Many celebrities are fans of Roger Vivier. Frisoni is well aware that fashion labels often form partnerships with celebrities or make them brand ambassadors. But he has given no consideration to Roger Vivier collaborating with its celebrity fans. “As a designer I don’t do collaborations. I work with the brands,” he says. “When a collaboration is right, it is great for connecting people, and it is always good to give more possibilities to the brand and to have other people coming to the brand because of the collaboration. But it depends. It is not always necessary.”
Frisoni’s main concern is satisfying customers these days who, he says, more easily tire of what they have and constantly crave something new. “Change is the basis of fashion,” he says. “If people are bored it is because we don’t bring the right stuff, and maybe they don’t find what they look for. Or maybe they are bored because too many things look the same. I think, as a designer you should keep your very special way of doing things and be unique enough, so people will come to you because they know what they can expect with you.”
As a shoe and leather accessories label, Roger Vivier must produce many collections or new designs each year to sustain the interest of its customers, and Frisoni appreciates this. “Ultimately, fashion is a market. It’s a business,” he says. “The more popular you are, the more often you have to give newness, because you want people to keep coming back. If they come back and see it’s the same stuff, they may come back once or twice, but not a third time. That is the way it is now. Good design is not enough. Good marketing is important, too. For instance, brands should organise items to arrive at different times in the store so there are always new things to look at every time the customer goes back.”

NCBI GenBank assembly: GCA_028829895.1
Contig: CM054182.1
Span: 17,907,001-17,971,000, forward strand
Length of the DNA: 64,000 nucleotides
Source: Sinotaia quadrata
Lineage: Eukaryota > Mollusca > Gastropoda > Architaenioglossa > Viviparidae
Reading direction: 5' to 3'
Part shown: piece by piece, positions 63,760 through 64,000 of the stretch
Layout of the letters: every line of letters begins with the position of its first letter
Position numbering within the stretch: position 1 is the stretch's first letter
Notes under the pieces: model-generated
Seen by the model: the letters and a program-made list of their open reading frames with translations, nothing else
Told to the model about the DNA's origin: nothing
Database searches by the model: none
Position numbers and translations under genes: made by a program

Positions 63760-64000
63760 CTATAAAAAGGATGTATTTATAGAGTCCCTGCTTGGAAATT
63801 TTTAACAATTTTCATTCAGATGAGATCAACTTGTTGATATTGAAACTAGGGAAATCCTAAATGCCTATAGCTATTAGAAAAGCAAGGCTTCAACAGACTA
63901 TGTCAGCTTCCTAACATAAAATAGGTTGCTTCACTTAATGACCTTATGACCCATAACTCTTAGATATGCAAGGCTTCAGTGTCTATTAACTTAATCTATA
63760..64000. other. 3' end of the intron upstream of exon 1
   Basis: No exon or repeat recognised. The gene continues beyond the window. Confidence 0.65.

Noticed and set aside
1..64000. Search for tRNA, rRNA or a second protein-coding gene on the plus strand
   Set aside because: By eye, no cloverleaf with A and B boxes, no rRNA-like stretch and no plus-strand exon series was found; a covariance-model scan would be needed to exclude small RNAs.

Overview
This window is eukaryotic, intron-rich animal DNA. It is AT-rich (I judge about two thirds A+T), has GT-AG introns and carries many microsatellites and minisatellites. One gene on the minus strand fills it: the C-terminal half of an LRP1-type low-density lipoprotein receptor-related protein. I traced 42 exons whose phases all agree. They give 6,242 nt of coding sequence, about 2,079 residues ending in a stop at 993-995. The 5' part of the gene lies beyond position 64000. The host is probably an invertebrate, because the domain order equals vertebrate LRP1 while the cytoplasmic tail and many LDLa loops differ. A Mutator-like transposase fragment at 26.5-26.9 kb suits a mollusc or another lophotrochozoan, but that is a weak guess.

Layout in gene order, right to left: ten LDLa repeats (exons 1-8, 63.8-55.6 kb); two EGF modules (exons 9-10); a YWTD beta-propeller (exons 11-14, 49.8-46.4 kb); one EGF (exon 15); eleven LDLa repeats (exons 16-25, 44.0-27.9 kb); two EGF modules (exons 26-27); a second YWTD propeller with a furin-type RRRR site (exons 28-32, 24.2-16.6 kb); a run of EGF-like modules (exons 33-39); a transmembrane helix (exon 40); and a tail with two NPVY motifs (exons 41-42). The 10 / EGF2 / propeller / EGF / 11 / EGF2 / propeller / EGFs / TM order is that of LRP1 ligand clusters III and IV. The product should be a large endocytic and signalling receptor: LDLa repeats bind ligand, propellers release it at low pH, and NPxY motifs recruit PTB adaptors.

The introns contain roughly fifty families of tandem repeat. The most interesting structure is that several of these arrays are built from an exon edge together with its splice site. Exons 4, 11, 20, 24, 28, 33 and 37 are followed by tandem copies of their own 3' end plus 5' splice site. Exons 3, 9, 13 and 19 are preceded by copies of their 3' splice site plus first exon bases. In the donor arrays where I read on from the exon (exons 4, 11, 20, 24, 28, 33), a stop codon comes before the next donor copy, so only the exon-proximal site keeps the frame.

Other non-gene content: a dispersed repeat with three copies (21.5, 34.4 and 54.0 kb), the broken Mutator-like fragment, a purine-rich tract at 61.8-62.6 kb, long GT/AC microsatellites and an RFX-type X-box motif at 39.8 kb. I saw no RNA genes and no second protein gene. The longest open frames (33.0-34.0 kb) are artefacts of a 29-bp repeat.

In view of the constant need to create, Frisoni and his team do not have the luxury of time to take themselves off somewhere in search of inspiration. Before work on one collection has ended, work on the next must begin. So the team have to sustain the creativity and generate ideas any way they can. “Since I have been working in fashion there has never been a pause,” Frisoni says. “In a way, you are always working and always relaxing. There is no distinction. When I take my holidays I try not to think of anything, but my mind remains open. I am always curious. It is being curious that gives you ideas and integrates things.”
This season Roger Vivier is presenting for the first time a sports shoe, Sneaky Viv’. It comes in white or black leather, and is embellished with the brand’s signature buckle. It is an acknowledgement that, increasingly, fashion collections include luxe sportswear. Frisoni says Roger Vivier is simply keeping up with the times. He points out that it is acceptable now to wear just a jacket and fitting jeans to the opera as long as the ensemble looks beautiful and sexy.
“A young generation always brings new ways to interpret things, new ways to dress, new ways to think, and you have to connect with them,” he says. “With the example of sneakers, almost everyone has them. You don’t just use them for running. It’s just like when jeans became a statement in the 1960s, and in the years since. Everyone has jeans, and they, too, have become deluxe. It is the same for sneakers. And people want this, for sure. People want to be elegant but comfortable.”
People are dressing in a more relaxed manner in part because it allows them to express their individual style. The success of Roger Vivier in recent years shows Frisoni has his finger on the pulse, but he knows success can be fragile.
“When you have success, you always are also afraid you will not have it anymore,” he says. “When you have it you want to keep it, so you need to entertain it. It’s like a relationship. You need to work at it every day. If you stay static, your relationship will be static. You have to work at it and make it surprising, every day. You have to be creative in your life and people will come to you.”